Brooks interjected during the remarks and said that “one thing we agree on is the problem of pot growers using the water.”

He said the issue is of great concern to the entire staff and the attorneys in the case. He said the residents could be sure their comments were heard by the litigants in the case and would be discussed.

Before dismissing the resident speakers, Cahuilla tribal attorney Les Marston told the residents and their representatives that he had heard from the tribe that they would be happy to work with the developers in gaining water permits from the county, and he offered to sit down with county counsel and other interested parties to seek a solution to the situation. He said the Anza-Aguanga Citizens for Water Rights and those present would be receiving a letter about a meeting from the tribe.

“I would like to see that letter too,” Brooks said.

He has set Jan. 18, 2018, as the date for the next settlement conference. It did appear as though Brooks held a sympathetic ear to the resident’s plea, according to some of those attending.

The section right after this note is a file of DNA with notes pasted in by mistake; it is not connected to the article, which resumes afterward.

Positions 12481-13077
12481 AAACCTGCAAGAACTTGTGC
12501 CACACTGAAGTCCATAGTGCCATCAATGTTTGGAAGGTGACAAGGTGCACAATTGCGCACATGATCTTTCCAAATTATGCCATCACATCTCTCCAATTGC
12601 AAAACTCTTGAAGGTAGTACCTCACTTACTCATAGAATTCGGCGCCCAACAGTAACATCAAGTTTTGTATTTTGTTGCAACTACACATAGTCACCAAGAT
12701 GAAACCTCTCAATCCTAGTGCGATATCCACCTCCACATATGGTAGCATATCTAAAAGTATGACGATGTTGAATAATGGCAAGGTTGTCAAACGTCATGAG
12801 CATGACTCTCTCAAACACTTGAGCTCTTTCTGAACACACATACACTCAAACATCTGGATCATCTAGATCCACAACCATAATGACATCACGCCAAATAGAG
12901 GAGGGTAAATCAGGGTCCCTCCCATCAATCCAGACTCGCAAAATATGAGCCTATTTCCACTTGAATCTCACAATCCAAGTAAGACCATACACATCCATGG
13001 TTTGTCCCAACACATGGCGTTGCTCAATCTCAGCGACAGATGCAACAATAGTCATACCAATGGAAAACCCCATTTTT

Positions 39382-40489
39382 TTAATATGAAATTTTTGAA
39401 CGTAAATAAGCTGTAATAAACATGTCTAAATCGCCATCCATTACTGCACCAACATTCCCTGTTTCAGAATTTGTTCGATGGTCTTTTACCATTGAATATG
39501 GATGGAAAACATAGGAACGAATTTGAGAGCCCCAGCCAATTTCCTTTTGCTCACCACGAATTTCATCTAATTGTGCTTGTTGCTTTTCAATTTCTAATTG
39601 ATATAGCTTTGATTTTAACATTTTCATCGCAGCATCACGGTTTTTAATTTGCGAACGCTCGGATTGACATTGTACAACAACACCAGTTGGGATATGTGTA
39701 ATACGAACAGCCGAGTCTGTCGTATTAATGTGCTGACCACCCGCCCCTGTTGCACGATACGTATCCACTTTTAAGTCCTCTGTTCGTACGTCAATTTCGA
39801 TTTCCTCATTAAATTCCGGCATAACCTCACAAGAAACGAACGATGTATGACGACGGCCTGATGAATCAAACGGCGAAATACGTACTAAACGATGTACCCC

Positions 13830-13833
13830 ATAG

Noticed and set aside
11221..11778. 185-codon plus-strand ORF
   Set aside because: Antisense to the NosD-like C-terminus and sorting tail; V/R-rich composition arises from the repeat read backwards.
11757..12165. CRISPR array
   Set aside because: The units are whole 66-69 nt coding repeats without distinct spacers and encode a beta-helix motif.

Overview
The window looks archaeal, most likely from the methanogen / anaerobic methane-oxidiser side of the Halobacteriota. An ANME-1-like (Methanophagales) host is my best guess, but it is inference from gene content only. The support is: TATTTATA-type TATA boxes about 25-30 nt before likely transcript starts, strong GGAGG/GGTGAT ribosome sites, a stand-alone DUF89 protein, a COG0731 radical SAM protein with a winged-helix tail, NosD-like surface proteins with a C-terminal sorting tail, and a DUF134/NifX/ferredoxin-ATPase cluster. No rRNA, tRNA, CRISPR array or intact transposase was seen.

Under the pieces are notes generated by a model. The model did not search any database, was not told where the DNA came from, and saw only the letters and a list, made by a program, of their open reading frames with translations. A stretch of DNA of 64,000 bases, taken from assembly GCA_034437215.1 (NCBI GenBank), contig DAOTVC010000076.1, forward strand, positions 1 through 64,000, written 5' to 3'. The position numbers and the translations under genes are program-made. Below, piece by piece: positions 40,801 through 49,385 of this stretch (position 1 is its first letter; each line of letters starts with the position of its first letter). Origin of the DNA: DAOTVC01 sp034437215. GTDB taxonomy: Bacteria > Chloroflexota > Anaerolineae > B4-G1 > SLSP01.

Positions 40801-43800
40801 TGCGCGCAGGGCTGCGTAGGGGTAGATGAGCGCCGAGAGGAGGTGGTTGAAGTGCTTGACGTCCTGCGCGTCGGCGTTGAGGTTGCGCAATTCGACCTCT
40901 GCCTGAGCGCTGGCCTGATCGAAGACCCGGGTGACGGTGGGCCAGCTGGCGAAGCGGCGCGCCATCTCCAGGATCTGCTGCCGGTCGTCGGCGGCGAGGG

At the end of the courtroom meeting, Lanik said, “I heard some good things from the Cahuilla attorney but whether or not he can make it happen is another issue altogether. But, if what he said, which is getting the water imported in the neighborhood of 3,000 acre-feet a year brought up to Anza, he feels he can make it happen with the right cooperation with the county and state. Now, whether he can make it happen is yet to be seen. I like what I heard.”

He said the information given by the residents “will be a lasting impression on the judge of all the people thinking this way.”

Krieg, speaking not as an attorney, commented on the residents coming to the court.

“I think it was very impressive, and I think everybody handled themselves unbelievably well and they were very concise and to the point about what the real issues are for people that live there and what the problem is with this case continuing without resolution for so many years.

“I think it really impressed him. I’ve seen his face and watched his eyes for many years now, and I think he (Brooks) was very impressed,” Krieg said.

One Response to "Anza residents speak their piece in the federal water rights case"

  1. Paul R. Jones   September 3, 2017 at 1:24 pm

    Once again, politicians-state and federal-are in violation of their oath of office to support and defend the United States Constitution!